Join our Nuclear War and Weapons Film Week later this month! This series is designed and supported by Dr. John Reuwer in partnership with the Peace & Justice Center’s programming team. Each film is being hosted by a different partnering group. All are free, open to the public, and will include a facilitated Q&A led by Dr. John Reuwer, of Physicians for Social Responsibility, following the film. More information about Dr. John Reuwer at the end of this post.
Twenty seven years removed from the end of the Cold War, over 14000 working nuclear warheads still remain around the world today, in the possession of nine nations. The US and Russia still account for over 90% of this total, with those remaining being split between the UK, France, China, India, Pakistan, Israel, and perhaps most infamously, North Korea. Even as the International Campaign to Abolish Nuclear Weapons wins a Nobel Peace Prize in 2017 for their tireless work, conflict continues to become increasingly more possible between two nuclear states, Kim Jong-Un’s North Korea and the US under the Trump administration, and the issue of nuclear war is as relevant as ever.

Tuesday, Feb 20, 6-8pm, Threads at UVM in the Williams Family Room on the 4th Floor of the Davis Center in Burlington. Threads (1984), a TV movie produced in the UK about how a small northern English town deals with nuclear fallout between the United States and the USSR. A realistic view of nuclear winter and long term consequences. Click here for a clip. This screening is hosted by UVM’s Amnesty International Club with promotional support from UVM’s ISO Club.

Wednesday, Feb 21, 6-8pm, Good Thinking at the Peace & Justice Center, 60 Lake St., Burlington. Good Thinking (2016), a documentary meant to educate viewers on the history and dangers of nuclear weapons and waste. Anthony Donovan documents decades of antinuclear efforts. A 90 minute section of this film will be screened. Click here for the full film. This screening is hosted by the Burlington Chapter of Women’s International League for Peace and Freedom (WILPF).

Thursday, Feb 22, 7-9pm, Countdown to Zero at Saint Michael’s College, Cheray Science Hall Room 101, Colchester. Countdown to Zero (2010) is a documentary about how the risk of nuclear weapon (or fissile materials) usage has continued to increased over time, due to the rise of terrorism and lack of safeguards and accounting of fissile material and how the world can ultimately bring its number down to zero. Click here for trailer. This screening is hosted by the Peace and Justice Club at Saint Michael’s College.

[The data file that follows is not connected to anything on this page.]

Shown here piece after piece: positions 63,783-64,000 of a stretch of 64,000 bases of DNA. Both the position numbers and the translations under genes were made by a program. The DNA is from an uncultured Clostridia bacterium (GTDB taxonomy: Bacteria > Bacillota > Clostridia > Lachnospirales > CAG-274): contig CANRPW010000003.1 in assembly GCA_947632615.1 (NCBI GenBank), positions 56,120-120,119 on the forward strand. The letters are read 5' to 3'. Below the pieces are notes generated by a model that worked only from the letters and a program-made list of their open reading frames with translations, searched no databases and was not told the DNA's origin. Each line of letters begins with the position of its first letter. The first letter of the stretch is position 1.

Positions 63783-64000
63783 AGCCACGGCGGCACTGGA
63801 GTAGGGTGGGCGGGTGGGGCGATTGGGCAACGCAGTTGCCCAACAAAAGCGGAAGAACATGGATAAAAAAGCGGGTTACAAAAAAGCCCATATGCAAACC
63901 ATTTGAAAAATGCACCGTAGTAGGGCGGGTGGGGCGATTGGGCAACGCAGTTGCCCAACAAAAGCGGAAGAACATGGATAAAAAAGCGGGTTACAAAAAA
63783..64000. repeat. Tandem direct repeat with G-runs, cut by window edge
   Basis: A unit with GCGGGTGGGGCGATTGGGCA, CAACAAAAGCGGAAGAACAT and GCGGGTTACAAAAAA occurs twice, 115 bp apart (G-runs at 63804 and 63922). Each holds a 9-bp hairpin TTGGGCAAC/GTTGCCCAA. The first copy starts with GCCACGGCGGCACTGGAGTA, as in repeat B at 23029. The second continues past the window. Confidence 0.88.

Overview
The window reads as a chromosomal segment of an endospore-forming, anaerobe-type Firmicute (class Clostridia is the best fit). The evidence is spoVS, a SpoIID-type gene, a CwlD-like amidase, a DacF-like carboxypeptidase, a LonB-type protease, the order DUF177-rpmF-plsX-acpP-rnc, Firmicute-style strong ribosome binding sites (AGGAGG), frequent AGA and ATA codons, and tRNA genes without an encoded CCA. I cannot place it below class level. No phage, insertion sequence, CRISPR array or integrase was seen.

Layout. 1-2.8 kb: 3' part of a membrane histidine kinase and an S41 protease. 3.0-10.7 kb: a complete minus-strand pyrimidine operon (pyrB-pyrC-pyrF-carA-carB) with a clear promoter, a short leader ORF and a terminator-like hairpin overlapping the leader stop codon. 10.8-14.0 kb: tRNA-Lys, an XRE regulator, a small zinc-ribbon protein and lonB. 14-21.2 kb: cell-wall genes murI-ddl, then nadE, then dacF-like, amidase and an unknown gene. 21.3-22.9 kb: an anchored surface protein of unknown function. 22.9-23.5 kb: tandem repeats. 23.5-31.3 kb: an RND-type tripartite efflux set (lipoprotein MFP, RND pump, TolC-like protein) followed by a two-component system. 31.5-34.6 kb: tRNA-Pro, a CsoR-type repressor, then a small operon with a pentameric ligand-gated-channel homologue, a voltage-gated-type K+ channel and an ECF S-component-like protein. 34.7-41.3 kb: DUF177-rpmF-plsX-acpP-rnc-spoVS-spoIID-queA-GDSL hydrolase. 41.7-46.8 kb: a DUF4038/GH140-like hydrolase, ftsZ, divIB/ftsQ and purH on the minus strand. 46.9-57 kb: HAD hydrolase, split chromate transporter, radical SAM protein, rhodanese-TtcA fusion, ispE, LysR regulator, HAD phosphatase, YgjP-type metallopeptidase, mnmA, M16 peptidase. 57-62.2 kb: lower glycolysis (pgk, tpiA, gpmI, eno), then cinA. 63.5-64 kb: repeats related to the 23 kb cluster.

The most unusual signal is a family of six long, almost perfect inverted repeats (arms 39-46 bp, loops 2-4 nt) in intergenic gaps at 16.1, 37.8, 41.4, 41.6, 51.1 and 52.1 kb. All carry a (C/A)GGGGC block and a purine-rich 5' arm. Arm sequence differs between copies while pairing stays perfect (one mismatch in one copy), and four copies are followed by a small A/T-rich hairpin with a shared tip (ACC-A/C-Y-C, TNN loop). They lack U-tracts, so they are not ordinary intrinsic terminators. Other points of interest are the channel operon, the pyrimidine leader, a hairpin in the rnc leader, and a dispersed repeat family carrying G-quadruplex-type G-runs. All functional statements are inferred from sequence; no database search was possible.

Friday, Feb 23, 6-8pm, Amazing Grace and Chuck at the Peace & Justice Center, 60 Lake St., Burlington. Amazing Grace and Chuck (1987) is a story about a young American boy, Chuck, who protests nuclear weapons by giving up his favorite pastime (baseball). The story gets picked up by a local newspaper, and a professional basketball player “Amazing Grace” Smith joins him in his protest. Click here for trailer.

Saturday, Feb 24, 6-8pm, Countdown to Zero at Champlain College, Center for Communication & Creative Media Building, Room 221, Burlington. Countdown to Zero (2010) is a documentary about how the risk of nuclear weapon (or fissile materials) usage has continued to increased over time, due to the rise of terrorism and lack of safeguards and accounting of fissile material and how the world can ultimately bring its number down to zero. Click here for trailer. This screening is hosted by PAUSE and Champlain Film Society at Champlain College with promotional support from Rights and Democracy (RAD).

Sunday, Feb 25, 2-4pm, The Man Who Saved the World at Fletcher Free Library, Burlington. The Man Who Saved the World (2012) is a one hour documentary about a Russian sub commander who refused to use nuclear torpedoes against the US Navy when protocol called for it. Click here for trailer and more. This screening is being hosted by the Burlington Friends Meeting and the Burlington Chapter of Women’s International League for Peace and Freedom (WILPF).

More about Dr. John Reuwer: He began studying and speaking about the medical effects of nuclear weapons since 1980, when Ronald Reagan was talking about winning a nuclear war with the Soviet Union. Physicians and scientists had a major impact convincing Reagan and the American public to support nuclear disarmament. Weapons levels decreased dramatically over the next 30 years, before a recent resurgence, and plans for a new nuclear arms race at a fantastic cost. He currently serves on the Security Committee of Physicians for Social Responsibility, and teaches conflict resolution at St. Michael College.